Sit down and allow the universe to inspire you. And keep doing it day in and day out. If you don’t do this, you will be missing out on your party.

4. Take action

Take single focused action in the direction of your desire.

If you’re a writer, write. If you want to learn the piano, play it. If you want to be fit, start moving.  One single word, key stroke or step at a time.

Be open to what comes to you in the process. Act on inspiration or what feels right at the moment.

If you don’t know what to do, don’t despair. As long as you continue to show up and keep the creative doors open, inspiration will come.

Don’t quit your party. If you don’t know what to write, stare at the blank page till something comes to you. If you’re stuck in your piano lesson, break it down to one simple note and play that. You will get unstuck sooner or later.

5. Trust

Faith is taking the first step even when you don’t see the whole staircase.~ Martin Luther King, Jr.

Not knowing how things will turn out is one of the hardest challenges. You will have doubts about your abilities. Resistance and fear will creep in the moment you start wavering. The voice of naysayers will be amplified a thousand times in your mind.

Have faith and trust that you’re on the right path for you and that you’re doing the best you can.

Things will change as you keep going. It’s part of the journey. You won’t anticipate every change and won’t be prepared for every challenge. But you will deal and move on.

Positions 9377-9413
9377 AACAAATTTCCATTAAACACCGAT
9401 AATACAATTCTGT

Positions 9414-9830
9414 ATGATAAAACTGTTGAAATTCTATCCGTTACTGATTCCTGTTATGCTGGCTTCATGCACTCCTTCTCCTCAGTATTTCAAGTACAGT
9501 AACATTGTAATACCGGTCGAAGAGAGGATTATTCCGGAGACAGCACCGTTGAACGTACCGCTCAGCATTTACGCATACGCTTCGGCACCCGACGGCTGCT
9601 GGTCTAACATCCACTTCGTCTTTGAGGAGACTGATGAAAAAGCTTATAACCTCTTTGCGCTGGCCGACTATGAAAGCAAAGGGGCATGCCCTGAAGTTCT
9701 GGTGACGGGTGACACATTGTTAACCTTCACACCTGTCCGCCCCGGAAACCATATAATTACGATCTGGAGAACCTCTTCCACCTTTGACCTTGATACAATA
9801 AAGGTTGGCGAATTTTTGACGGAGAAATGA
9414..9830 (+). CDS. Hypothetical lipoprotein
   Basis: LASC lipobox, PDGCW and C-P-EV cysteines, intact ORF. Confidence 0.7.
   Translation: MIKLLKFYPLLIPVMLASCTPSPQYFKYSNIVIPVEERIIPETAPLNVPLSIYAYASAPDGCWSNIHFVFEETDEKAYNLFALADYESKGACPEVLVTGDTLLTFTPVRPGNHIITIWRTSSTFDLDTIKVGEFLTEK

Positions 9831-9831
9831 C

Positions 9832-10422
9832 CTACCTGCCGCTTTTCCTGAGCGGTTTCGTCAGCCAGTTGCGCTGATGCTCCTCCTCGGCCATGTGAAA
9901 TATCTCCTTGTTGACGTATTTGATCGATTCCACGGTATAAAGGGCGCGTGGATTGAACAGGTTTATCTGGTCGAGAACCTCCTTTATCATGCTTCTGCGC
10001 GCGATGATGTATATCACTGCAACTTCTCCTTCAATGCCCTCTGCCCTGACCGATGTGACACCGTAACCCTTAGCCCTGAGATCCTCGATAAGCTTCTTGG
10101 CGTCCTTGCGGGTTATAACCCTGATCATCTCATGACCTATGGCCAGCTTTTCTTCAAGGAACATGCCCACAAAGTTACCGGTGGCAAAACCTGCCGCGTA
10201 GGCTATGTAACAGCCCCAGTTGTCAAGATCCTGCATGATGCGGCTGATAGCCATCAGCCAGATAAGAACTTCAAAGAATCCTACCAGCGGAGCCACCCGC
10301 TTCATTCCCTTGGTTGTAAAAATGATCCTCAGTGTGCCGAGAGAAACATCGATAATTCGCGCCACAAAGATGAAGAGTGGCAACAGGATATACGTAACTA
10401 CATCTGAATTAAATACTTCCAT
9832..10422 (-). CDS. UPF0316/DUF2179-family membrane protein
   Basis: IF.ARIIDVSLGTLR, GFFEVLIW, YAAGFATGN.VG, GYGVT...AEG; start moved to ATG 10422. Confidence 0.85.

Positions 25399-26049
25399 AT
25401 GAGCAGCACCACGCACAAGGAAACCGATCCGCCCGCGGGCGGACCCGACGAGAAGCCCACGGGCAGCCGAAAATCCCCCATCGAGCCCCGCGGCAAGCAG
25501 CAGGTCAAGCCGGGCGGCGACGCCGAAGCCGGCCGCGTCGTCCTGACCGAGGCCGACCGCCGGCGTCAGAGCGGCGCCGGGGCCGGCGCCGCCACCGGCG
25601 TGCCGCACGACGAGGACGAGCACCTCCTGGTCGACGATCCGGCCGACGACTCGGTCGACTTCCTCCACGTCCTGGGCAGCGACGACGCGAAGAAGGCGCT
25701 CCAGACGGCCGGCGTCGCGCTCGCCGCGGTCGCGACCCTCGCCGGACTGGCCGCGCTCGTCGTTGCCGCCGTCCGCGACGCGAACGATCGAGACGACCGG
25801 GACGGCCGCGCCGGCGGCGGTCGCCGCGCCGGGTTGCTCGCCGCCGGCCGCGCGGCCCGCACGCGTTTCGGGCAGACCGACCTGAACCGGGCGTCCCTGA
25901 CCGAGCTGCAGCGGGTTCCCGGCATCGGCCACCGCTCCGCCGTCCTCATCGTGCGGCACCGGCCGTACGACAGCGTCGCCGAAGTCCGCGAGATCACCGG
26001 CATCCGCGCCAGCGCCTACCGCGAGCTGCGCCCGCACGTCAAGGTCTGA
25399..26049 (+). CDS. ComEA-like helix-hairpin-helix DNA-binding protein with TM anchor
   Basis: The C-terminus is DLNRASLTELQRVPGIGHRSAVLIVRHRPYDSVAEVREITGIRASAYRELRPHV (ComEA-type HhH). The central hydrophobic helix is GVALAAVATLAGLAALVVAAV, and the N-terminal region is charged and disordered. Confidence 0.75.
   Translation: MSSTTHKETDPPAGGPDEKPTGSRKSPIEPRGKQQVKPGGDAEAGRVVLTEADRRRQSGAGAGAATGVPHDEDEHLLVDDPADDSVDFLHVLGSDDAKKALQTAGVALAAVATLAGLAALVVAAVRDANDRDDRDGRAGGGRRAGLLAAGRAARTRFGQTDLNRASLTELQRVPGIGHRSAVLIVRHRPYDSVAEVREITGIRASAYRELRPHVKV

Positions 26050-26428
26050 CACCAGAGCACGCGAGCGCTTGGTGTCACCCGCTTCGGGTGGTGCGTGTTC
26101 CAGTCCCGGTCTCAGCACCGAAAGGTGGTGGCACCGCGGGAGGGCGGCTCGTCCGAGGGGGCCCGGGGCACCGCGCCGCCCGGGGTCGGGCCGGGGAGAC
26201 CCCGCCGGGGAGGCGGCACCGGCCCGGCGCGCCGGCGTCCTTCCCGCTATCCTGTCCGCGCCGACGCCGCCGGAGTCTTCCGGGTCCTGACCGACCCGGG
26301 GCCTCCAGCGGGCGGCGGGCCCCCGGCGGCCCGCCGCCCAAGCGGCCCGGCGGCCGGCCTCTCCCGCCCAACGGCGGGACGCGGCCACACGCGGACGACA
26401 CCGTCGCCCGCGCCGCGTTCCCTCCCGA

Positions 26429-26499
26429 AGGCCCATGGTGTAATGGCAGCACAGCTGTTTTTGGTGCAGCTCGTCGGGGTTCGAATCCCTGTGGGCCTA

There are so many times where I don’t know what I want to write about or I start a draft, then the next day I feel compelled to write about something else. And I have no idea how I’m going to weave a few words and ideas together.

Usually the actual writing turns out to be easier than the exaggerated obstacles in my head. Once I start, words start to flow. When I get stuck, I leave space for the thought or idea. When I come back to it later, the words tend to bring themselves to me.

The beauty of trust is this: the more you trust, the better you feel, the more fun you have, the more you keep going. And when you reach that stage, nothing can stand in your way. Your success is inevitable.

Keep going. Repeat steps 3 to 5 and revise 1 and 2 based on the progress you made.

What party am I showing up for? And what’s next?

Personally I’ve been showing up to write these blog articles. I set a specific target for publishing four posts per month, no matter what.

The tools I’m using are a text editor, word processor and Windows Live Writer. I have a quiet space in the office where I like to write or in the living room by the fireplace when it’s really cold. On writing days, the writing becomes my main mission. Other than normal routine tasks, I don’t commit to anything on that day.

I have not been as committed to music as I’d like to be. So the next party is going to be about music. I want to learn more and start refining the music I’ve created. I will show up, in spite of the overwhelm and all the aspects of music composition and production that I know nothing about—yet.

Before I end this article, here are a couple of books I highly recommend for anyone who wants to pursue a creative endeavor.

If you want to motivate yourself and face your challenges, read the following books.

Steve Pressfield dissects resistance and gives you enough ammunition to move past it so you can show up to do your work.

Showing up is the antidote to resistance and inertia. It’s hard in the beginning, but with time it gets easier. It becomes a habit—a routine—like brushing your teeth. This is when action starts to flow with ease, with minimal struggle and less need for willpower.

When you show up, all of life shows up to support you.